GNC Holdings Inc., a global health and wellness brand, announced Friday that the springing maturity dates for its biggest loans have been extended until the end of the month.
GNC’s Tranche B-2 term loan, FILO term loan and revolving credit facility feature springing maturities that could have been accelerated to Monday if certain conditions were not satisfied.
Due to COVID-19-related impacts on its business, GNC would not be able to satisfy some of those conditions, the company said.
The lenders agreed in May to extend the springing maturity dates to June 15 from May 15. One condition of that agreement was GNC's having liquidity of $100 million or more. In Friday's released statement, GNC did not report its current liquidity or the amount of the debt. At the end of March, the company owed $895 million. The second quarter ends June 30.
The new amendments to the agreement were not filed with the Securities and Exchange Commission on Friday, so no further information was immediately available.
The company will continue its attempts to refinance and restructure its debt, according to Friday's statement. Citing anonymous sources, Bloomberg reported on June 2 that GNC was discussing a debtor-in-possession loan. That loan could keep the company operating as it tries to restructure its debts.
Storm of debt, pandemic batters GNC
The urgency of GNC's financial woes began glaring in March, when it reported to the SEC that it would not be able to cover what was, at the end of December, a $700 million debt.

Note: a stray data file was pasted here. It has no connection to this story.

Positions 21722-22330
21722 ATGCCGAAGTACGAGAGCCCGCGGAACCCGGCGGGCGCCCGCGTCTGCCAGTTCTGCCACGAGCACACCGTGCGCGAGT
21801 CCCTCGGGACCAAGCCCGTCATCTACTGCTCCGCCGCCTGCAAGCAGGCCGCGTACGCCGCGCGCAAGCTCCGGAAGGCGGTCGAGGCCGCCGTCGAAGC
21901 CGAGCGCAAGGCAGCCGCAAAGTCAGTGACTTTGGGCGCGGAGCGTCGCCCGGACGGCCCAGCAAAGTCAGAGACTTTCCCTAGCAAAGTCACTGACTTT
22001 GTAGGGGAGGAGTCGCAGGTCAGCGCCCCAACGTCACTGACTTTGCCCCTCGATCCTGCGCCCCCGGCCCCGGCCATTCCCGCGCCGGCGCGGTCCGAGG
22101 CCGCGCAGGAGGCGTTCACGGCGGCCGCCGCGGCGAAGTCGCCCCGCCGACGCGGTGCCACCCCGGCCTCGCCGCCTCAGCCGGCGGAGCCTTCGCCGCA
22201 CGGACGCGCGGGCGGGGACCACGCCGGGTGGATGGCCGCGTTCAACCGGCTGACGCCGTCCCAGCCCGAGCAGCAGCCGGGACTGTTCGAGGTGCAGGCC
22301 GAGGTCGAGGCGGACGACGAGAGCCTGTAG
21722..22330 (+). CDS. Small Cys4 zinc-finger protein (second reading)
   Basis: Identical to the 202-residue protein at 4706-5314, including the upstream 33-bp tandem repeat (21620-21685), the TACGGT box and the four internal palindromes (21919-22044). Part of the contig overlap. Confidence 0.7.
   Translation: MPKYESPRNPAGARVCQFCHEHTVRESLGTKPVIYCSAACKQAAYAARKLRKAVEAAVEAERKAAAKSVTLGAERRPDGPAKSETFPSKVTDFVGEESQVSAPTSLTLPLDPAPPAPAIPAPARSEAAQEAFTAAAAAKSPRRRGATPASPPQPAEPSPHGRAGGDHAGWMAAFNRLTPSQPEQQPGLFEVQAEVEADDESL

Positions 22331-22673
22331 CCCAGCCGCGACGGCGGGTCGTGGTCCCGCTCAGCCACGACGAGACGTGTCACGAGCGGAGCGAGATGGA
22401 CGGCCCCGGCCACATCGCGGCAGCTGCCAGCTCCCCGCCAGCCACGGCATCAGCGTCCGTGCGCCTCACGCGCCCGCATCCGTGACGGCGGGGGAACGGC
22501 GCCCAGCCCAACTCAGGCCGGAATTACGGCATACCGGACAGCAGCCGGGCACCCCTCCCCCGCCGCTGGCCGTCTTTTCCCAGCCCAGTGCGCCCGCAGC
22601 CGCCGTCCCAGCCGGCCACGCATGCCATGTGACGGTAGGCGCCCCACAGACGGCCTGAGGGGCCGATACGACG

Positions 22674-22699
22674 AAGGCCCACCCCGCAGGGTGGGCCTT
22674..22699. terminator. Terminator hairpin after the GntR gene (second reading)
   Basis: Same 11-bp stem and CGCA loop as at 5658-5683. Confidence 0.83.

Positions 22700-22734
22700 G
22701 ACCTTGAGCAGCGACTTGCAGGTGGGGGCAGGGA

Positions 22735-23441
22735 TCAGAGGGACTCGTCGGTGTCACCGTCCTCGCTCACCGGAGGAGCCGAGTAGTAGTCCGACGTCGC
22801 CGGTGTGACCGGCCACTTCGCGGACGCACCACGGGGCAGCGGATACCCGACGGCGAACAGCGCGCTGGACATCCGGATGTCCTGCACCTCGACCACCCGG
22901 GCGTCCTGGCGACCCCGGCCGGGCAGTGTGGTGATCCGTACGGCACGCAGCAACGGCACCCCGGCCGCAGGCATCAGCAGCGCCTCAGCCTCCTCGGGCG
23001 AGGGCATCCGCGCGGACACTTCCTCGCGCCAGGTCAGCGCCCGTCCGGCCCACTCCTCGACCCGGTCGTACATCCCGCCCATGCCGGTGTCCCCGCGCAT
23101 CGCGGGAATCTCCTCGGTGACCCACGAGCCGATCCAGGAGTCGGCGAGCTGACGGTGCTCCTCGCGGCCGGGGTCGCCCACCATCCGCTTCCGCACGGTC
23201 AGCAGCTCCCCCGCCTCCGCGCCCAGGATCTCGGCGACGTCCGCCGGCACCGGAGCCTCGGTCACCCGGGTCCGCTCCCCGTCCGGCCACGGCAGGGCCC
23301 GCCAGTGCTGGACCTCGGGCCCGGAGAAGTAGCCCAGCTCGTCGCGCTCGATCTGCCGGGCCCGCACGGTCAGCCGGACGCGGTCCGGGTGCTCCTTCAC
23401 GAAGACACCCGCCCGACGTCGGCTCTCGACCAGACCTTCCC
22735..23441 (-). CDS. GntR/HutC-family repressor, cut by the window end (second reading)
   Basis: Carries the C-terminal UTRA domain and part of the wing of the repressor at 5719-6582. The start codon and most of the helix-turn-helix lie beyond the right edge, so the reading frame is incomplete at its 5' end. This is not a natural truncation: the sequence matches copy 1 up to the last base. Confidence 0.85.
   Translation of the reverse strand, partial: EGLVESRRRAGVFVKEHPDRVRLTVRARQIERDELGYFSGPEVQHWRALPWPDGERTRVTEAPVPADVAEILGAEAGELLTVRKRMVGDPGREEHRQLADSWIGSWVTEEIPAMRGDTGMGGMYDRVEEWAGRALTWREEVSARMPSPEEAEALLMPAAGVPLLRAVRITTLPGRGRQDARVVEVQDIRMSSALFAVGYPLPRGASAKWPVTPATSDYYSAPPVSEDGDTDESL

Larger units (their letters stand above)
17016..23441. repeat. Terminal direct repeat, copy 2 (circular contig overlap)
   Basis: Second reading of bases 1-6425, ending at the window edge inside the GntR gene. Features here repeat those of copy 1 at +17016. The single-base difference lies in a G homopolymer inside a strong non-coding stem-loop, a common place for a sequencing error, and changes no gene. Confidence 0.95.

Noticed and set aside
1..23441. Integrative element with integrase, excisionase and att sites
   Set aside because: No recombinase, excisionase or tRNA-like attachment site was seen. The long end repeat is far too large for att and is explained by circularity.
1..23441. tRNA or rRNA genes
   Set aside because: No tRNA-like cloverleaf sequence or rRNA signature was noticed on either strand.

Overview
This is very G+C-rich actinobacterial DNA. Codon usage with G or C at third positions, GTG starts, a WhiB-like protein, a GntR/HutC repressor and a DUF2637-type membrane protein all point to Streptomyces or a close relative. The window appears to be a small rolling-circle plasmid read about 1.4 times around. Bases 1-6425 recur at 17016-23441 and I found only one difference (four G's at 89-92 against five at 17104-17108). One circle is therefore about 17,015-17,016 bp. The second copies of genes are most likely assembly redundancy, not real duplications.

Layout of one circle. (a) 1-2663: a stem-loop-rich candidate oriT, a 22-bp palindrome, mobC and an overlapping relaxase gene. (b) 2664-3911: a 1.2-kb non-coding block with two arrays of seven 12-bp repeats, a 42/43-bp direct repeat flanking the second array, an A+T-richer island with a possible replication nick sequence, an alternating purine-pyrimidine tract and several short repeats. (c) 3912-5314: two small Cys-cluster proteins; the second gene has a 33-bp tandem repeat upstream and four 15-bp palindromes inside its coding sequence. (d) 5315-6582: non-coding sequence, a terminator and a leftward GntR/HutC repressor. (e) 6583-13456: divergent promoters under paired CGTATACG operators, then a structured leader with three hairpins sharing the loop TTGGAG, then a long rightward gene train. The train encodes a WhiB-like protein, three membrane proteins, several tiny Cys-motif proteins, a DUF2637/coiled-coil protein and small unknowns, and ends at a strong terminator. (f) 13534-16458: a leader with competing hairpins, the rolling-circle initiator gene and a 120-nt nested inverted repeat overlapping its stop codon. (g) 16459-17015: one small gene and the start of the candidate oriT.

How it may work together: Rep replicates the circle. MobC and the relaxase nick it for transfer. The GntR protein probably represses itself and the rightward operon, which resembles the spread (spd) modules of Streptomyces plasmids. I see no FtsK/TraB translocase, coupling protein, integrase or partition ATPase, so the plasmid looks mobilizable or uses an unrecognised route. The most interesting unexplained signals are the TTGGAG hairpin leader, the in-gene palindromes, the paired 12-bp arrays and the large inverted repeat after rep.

During fiscal 2019, the company lost $35.1 million; it had earned $69.8 million in fiscal 2018. The company learned at the end of March that its negotiations with Asian lenders to restructure its debt had collapsed.
The effects of the coronavirus had just begun, and the resulting stay-at-home orders and mandatory store closings struck GNC like a hurricane. At the end of April, about 40% of its domestic stores were shut down. GNC reported a first-quarter net loss of $220.1 million.
GNC's ongoing financial problems could cause the New York Stock Exchange to delist the stock, the Exchange told the company in April. At that time, its stock, company valuation and stockholder equity all fell below the listing standards. An average closing price of at least $1 for 30 consecutive trading days is required, but GNC has until June 24 to submit a correction plan to the NYSE. From there, it will have six months to meet the standard.
Since March 16, the stock has closed at or above $1 per share only on June 8, at $1.48. The stock closed at $0.95 Friday, then spiked to $1.23 per share in after-hours trading and closed at $1.08 at 8 p.m. EDT.